The Veena Festival, held in Chicago, U.S., had brilliant veterans and talented students performing.

The fifth Veena festival, held in Chicago recently curated by SAPNA, was dedicated to the late Sripada Pinakapani and Lalgudi Jayaraman.

The three-day event began with Chitravina Ravikiran, who in his inimitable style, displayed consummate artistry, aesthetics and rare sparkling ‘sancharas’ reflecting technical virtuosity and mastery over the ragas.

Ravikiran set the pace with his own composition, ‘Adi Vinayakam’ (Ritigowla) followed by a graceful Shanmukhapriya for Annamacharya’s ‘Paramapurusha.’ ‘Nenendu Vedakudura’ (Karnataka Behag) of Tyagaraja was portrayed in all its grandeur – the intricate flourishes on the sangatis brought out their essence. Being an open, receptive and inventive artist, Ravikiran introduced the concept of ‘Melharmony’ to the music world.

Matching repartees

Connoisseurs can tell how embellished a concert can be with Tiruchi Sankaran at the helm of a delightfully soulful percussive recital. K.V. Gopalakrishnan (ganjira) came up with matching repartees in Khanda nadai and their tani avartanam was brilliant. Akkarai Subhalakshmi (violin) was a picture of refinement and elegance.

Earlier in the day, Rajeswari Pariti with son Ravi and grandchildren, Divya and Nitya, presented a melodious veena concert.

‘Strings in Fusion’, featured compositions of Chitravina Ravikiran, Kalyani-Kiravani Suite and Behaag Tillana. Ravikiran was joined by Saraswathi Ranganathan (veena), Carlo Basile (guiter) and Greg Nergaard (bass). Saraswathi’s playing was replete with refreshing artistic nuances, while the ‘Melharmony’-inspired strums-slides of Carlo and Greg perfectly complemented the ambience.

This endeavour is part of SAPNA’s goal to keep up tradition while presenting innovation, and providing a platform for deserving local (Chicago) artists.

The second day opened with veena presentations by students from Dr. Jaishri Prasad’s school of music. Dr. Jaishri Prasad’s concert showcased the Mysore Bani. Saraswathi Rajagopalan gave a pleasing veena recital. Young Ahtrey Nadhan, disciple of Srimushnam Raja Rao, accompanied the veena artists with a refined touch on the mridangam.

The highlight of the day was the conferring of ‘Srikala Purna’ title on Malladi Suri Babu, father of the Malladi Brothers, Sri Rama Prasad and Ravi Kumar.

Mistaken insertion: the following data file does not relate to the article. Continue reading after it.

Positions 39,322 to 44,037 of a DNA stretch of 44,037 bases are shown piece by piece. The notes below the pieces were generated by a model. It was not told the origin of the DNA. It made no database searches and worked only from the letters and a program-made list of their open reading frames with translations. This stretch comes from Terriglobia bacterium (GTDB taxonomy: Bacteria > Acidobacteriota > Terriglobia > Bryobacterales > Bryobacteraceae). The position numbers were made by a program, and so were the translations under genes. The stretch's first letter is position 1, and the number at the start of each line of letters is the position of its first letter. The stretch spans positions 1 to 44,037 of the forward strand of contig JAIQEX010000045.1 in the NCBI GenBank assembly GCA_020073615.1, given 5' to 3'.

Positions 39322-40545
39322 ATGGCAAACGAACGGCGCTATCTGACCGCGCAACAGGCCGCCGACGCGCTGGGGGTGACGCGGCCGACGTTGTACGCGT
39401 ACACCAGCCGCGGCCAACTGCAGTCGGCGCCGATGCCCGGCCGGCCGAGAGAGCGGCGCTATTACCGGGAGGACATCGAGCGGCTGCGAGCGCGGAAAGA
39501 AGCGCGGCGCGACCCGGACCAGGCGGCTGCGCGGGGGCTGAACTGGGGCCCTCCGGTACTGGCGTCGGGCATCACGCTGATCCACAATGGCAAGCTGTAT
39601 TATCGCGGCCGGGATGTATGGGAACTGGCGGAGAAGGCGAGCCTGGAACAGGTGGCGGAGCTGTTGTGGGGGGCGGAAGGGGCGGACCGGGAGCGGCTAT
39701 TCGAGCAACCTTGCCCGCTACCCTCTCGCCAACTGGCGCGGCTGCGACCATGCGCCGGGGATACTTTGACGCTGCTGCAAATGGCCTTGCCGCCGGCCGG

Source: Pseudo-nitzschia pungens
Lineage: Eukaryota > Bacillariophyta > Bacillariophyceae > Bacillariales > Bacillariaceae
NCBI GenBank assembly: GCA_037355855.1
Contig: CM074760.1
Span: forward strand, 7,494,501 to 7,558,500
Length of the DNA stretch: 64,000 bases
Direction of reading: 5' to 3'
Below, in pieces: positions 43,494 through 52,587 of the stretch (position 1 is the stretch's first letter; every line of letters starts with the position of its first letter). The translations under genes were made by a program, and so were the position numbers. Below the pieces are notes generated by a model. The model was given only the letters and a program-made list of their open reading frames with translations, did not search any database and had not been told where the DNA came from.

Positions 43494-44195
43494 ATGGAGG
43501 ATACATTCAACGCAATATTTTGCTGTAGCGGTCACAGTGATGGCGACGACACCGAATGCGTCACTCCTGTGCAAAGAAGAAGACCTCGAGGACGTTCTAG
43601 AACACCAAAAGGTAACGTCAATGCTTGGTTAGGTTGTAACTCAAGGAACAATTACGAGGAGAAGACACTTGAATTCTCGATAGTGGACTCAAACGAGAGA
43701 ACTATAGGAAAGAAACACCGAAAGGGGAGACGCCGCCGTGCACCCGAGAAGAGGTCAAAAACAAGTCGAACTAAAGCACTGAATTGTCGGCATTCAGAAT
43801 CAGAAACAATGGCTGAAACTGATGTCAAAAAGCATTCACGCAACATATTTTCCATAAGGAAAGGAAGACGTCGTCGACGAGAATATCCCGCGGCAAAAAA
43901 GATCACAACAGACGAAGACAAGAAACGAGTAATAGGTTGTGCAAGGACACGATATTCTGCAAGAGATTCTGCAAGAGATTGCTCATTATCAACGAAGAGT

The Malladi Brothers captivated the audience with their singing, beginning the concert with Jalajaksha, a composition of Lalgudi Jayaraman. Tumkur Ravi Shankar (mridangam) and R.K. Shriram Kumar (violin) added a different dimension.

The concluding day began with a Hindolam raga and tillana presentation by Neeladevi, a student of Veena Srinivas. Students from Vasanthi Iyer’s School of Music in an excellent exhibit of team work sang and played Swati Thirunal’s ‘Dhanasree Thillana’. Young Saatvik Gurupalli played Thilang Thillana on the veena with ease. Ensemble of Ragas’ students showcased a sublime vocal and veena arrangement by presenting Dr. Balamuralikrishna’s thillana, ‘Jaya Raga Malika,’ a composition with sruti and Graha Bhedam.

The enjoyable sitar-veena jugalbandhi between Saraswathi Ranganathan (veena) and Indrajit Banerjee (sitar), had Dhananjay Kunte on the tabla and Ganapathi Ranganathan on the mridangam.

Up-and-coming veena artist Arthi Nadhan commendably adhered to classicism. Vikram Sundara Raman rendered a good vocal concert with veena as the accompaniment. Rajeswari Pariti on the veena sketched out Kaapi in a typical Andhra Bani to the competent accompaniment of Ethirajan Ramanujan, while Rama Gurupalli laid out a melodious Mishra Shiva Ranjani Thillana. Another talented youngster, Sanjay Subramaniam, student of Guruvayoor Dorai, ably accompanied her on the mridangam.

SAPNA honoured Dr. Balamuralikrishna (BMK) with a Lifetime Achievement Award. Balamuralikrishna’s outstanding performance was the event’s grand finale.